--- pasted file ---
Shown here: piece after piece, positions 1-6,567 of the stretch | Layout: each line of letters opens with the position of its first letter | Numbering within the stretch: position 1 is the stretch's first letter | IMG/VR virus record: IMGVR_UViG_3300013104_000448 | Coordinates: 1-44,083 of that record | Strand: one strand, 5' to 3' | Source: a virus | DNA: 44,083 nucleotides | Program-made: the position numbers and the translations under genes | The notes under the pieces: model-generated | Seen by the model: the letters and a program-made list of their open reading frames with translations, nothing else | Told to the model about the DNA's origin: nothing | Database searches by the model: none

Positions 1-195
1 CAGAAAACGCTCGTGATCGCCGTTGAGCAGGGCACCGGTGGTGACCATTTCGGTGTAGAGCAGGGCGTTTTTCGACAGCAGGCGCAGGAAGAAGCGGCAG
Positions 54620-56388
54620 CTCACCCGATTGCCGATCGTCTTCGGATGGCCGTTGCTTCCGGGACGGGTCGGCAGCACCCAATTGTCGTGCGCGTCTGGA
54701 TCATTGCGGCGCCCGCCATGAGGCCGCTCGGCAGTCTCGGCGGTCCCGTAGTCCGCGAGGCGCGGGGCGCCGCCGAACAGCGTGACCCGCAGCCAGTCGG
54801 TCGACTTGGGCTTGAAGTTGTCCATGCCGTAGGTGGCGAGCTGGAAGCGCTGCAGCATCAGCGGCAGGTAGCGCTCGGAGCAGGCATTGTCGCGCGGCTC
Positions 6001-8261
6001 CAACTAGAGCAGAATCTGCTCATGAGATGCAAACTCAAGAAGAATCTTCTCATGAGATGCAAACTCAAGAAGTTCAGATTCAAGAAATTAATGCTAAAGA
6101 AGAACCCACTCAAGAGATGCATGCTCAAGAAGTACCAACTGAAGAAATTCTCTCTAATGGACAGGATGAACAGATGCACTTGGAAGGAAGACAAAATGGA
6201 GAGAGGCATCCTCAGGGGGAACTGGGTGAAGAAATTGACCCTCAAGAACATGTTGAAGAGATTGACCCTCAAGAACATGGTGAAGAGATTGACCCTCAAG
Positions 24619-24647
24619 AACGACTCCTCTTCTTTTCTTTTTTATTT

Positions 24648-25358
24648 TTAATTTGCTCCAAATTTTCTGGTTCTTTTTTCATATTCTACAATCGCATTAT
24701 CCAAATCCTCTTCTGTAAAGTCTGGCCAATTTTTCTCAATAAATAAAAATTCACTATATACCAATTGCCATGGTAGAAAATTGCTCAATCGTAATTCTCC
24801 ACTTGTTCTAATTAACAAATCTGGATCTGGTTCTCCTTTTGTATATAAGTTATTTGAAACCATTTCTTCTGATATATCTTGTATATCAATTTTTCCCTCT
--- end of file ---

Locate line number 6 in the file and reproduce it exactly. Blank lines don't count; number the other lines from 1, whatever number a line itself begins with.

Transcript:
54701 TCATTGCGGCGCCCGCCATGAGGCCGCTCGGCAGTCTCGGCGGTCCCGTAGTCCGCGAGGCGCGGGGCGCCGCCGAACAGCGTGACCCGCAGCCAGTCGG